Parameter(s):
#NameShort NameUnitPrincipal InvestigatorMethod/DeviceComment
1Event labelEventHicks, Natalie
2TypeTypeHicks, NatalieStudy
3Experiment durationExp durationdaysHicks, Natalie
4TypeTypeHicks, NatalieSediment
5Depth, descriptionDepth descHicks, Natalie
6CampaignCampaignHicks, Natalie
7IdentificationIDHicks, NatalieFlume
8Day of experimentDOEdayHicks, Natalie
9ReplicateReplicateHicks, Natalie
10Temperature, waterTemp°CHicks, Natalietreatment
11Partial pressure of carbon dioxide (water) at sea surface temperature (wet air)pCO2water_SST_wetµatmHicks, Natalietreatment
12IdentificationIDHicks, NatalieSample no
13Gene abundanceGA#/gHicks, Natalie16S bacteria
14Gene abundanceGA#/gHicks, Natalie16S archaea
15Gene abundanceGA#/gHicks, Natalie16S cyanobacteria
16Gene abundanceGA#/gHicks, NatalieNirS
17Gene abundanceGA#/gHicks, NatalieamoA bacteria
18Gene abundanceGA#/gHicks, NatalieamoA archaea
19Gene abundanceGA#/gHicks, Nataliehzo
20Species richnessSHicks, Natalie
21Margelf indexMargelf indexHicks, Natalie
22Shannon Diversity IndexH'Hicks, Natalie
23Evenness of speciesEHicks, Natalie
24Sequence abundanceSequence abund%Hicks, NatalieGammaproteobacteria
25Sequence abundance, standard deviationSequence abund std dev±Hicks, NatalieGammaproteobacteria
26Sequence abundanceSequence abund%Hicks, NatalieDeltaproteobacteria
27Sequence abundance, standard deviationSequence abund std dev±Hicks, NatalieDeltaproteobacteria
28Sequence abundanceSequence abund%Hicks, NatalieCytophagia
29Sequence abundance, standard deviationSequence abund std dev±Hicks, NatalieCytophagia
30Sequence abundanceSequence abund%Hicks, NatalieFlavobacteria
31Sequence abundance, standard deviationSequence abund std dev±Hicks, NatalieFlavobacteria
32Sequence abundanceSequence abund%Hicks, NataliePlanctomycetacia
33Sequence abundance, standard deviationSequence abund std dev±Hicks, NataliePlanctomycetacia
34Sequence abundanceSequence abund%Hicks, NatalieActinobacteria
35Sequence abundance, standard deviationSequence abund std dev±Hicks, NatalieActinobacteria
36Sequence abundanceSequence abund%Hicks, NatalieChloroflexi
37Sequence abundance, standard deviationSequence abund std dev±Hicks, NatalieChloroflexi
38Sequence abundanceSequence abund%Hicks, NatalieFirmicutes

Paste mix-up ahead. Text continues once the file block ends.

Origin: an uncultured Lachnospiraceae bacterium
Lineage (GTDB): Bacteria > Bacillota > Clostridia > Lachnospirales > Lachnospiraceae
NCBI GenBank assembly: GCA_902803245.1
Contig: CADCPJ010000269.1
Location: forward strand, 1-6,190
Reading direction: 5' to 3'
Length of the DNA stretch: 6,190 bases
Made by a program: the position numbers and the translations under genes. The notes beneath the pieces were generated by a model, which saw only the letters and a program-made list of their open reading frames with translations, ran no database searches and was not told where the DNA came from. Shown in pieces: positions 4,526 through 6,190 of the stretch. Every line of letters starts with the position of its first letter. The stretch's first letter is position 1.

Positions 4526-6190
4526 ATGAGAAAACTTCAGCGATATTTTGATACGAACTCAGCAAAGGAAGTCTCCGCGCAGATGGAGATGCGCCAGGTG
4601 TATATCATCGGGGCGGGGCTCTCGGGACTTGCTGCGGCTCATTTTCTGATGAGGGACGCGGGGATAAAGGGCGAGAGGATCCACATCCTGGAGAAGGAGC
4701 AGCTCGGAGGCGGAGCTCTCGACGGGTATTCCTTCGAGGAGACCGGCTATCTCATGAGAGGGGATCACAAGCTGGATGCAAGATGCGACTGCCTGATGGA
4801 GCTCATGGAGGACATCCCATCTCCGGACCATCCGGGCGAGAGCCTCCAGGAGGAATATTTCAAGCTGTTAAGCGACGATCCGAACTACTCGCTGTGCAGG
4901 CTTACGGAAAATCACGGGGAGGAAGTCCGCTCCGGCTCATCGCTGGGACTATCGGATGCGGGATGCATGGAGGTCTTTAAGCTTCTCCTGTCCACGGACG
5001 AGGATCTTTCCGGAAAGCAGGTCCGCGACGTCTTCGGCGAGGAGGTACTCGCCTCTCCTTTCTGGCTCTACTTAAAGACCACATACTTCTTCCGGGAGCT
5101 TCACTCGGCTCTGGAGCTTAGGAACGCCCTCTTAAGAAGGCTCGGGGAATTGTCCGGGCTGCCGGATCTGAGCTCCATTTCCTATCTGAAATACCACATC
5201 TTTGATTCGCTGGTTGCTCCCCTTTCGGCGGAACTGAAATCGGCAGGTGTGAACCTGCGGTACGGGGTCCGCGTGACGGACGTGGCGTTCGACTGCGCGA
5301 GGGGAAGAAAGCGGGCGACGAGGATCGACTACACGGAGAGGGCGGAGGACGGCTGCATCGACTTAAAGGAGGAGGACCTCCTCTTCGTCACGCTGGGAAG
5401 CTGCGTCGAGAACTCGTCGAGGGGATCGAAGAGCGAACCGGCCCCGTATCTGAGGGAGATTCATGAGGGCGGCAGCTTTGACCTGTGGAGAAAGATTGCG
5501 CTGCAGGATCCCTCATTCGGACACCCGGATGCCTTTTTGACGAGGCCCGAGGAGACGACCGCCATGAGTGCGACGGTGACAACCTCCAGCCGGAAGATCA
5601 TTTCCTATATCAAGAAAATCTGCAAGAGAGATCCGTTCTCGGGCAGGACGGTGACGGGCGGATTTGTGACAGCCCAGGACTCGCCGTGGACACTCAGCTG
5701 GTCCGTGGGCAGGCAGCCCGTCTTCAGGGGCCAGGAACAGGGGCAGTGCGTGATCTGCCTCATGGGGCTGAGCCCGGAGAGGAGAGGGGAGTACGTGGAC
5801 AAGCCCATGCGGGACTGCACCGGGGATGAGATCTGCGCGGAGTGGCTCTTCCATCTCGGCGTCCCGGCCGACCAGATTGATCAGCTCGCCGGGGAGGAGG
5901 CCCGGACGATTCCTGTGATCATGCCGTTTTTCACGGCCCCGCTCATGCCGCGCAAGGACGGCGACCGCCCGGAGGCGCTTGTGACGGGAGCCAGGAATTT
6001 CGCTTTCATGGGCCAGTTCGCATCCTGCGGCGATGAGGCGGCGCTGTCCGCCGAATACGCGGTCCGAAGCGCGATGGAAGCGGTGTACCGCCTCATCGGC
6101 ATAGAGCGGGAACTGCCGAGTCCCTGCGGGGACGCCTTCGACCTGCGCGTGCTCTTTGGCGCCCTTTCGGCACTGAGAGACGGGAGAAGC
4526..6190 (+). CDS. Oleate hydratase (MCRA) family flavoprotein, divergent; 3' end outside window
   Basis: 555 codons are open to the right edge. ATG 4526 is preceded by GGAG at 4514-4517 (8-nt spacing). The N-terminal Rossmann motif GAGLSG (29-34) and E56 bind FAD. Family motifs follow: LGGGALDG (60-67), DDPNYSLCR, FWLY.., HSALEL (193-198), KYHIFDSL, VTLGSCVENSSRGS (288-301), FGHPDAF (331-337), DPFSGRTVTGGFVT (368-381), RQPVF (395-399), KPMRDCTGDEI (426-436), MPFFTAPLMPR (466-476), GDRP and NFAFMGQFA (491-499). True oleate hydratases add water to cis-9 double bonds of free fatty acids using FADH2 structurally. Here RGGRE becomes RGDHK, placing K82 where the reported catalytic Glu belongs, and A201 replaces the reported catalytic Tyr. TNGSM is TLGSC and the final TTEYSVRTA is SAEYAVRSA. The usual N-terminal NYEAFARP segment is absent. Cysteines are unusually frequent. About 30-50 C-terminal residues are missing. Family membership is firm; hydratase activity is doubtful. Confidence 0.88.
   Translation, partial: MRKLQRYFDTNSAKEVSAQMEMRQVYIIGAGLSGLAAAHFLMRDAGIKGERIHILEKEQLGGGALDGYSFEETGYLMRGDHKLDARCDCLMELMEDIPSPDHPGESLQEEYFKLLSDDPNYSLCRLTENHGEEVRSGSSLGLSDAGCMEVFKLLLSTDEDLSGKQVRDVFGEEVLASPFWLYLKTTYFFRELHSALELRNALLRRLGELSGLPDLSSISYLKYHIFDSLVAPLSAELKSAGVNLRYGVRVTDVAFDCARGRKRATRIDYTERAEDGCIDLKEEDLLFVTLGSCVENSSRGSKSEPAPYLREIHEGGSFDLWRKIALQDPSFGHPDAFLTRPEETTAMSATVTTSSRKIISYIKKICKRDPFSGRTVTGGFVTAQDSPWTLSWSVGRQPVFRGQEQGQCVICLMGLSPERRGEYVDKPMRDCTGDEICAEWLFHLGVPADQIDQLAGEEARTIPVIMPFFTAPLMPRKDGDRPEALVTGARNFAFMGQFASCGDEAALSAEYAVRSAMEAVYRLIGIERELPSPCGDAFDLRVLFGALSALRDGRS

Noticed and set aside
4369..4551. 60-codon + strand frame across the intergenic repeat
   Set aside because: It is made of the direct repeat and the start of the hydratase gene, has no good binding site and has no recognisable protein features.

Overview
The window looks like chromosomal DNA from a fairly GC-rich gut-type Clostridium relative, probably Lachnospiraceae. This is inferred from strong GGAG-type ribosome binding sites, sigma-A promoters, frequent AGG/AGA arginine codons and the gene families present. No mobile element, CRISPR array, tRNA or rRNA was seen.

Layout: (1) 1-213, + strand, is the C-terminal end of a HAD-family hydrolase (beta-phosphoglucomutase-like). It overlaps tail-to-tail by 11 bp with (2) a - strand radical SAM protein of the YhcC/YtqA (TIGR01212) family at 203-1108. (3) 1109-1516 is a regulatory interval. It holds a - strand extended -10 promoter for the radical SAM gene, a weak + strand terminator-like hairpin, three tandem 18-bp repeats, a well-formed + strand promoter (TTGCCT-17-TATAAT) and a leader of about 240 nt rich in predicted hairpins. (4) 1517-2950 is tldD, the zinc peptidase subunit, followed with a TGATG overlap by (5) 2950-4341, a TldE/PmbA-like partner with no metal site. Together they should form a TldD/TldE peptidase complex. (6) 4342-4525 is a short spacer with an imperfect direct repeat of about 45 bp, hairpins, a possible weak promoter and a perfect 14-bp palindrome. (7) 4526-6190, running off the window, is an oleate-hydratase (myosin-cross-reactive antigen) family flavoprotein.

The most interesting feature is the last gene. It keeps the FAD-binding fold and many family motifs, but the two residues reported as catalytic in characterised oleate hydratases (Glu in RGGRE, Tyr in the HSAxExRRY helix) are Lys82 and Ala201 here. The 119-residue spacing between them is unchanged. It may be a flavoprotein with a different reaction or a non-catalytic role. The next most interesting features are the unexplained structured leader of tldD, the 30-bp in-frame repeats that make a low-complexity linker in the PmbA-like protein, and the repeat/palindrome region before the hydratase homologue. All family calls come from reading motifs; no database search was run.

39Sequence abundance, standard deviationSequence abund std dev±Hicks, NatalieFirmicutes
40SalinitySalHicks, Natalie
41Alkalinity, totalATµmol/kgHicks, Natalie
42Alkalinity, total, standard deviationAT std dev±Hicks, Natalie
43Carbon, inorganic, dissolvedDICµmol/kgHicks, Natalie
44Carbon, inorganic, dissolved, standard deviationDIC std dev±Hicks, Natalie
45Carbonate system computation flagCSC flagYang, YanCalculated using seacarb after Nisumaa et al. (2010)
46pHpHYang, YanCalculated using seacarb after Nisumaa et al. (2010)total scale
47Carbon dioxideCO2µmol/kgYang, YanCalculated using seacarb after Nisumaa et al. (2010)
48Fugacity of carbon dioxide (water) at sea surface temperature (wet air)fCO2water_SST_wetµatmYang, YanCalculated using seacarb after Nisumaa et al. (2010)
49Partial pressure of carbon dioxide (water) at sea surface temperature (wet air)pCO2water_SST_wetµatmYang, YanCalculated using seacarb after Nisumaa et al. (2010)
50Bicarbonate ion[HCO3]-µmol/kgYang, YanCalculated using seacarb after Nisumaa et al. (2010)
51Carbonate ion[CO3]2-µmol/kgYang, YanCalculated using seacarb after Nisumaa et al. (2010)
52Aragonite saturation stateOmega ArgYang, YanCalculated using seacarb after Nisumaa et al. (2010)
53Calcite saturation stateOmega CalYang, YanCalculated using seacarb after Nisumaa et al. (2010)
54Experiment weekExp weekHicks, Natalie
55Ammonium[NH4]+µmol/lHicks, Natalie
56Ammonium, standard deviation[NH4]+ std dev±Hicks, Natalie
57Nitrate and Nitrite[NO3]- + [NO2]-µmol/lHicks, Natalie
58Nitrate and Nitrite, standard deviation[NO3]- + [NO2]- std dev±Hicks, Natalie
59Phosphate[PO4]3-µmol/lHicks, Natalie
60Phosphate, standard deviationPO4 std dev±Hicks, Natalie
Size:
16753 data points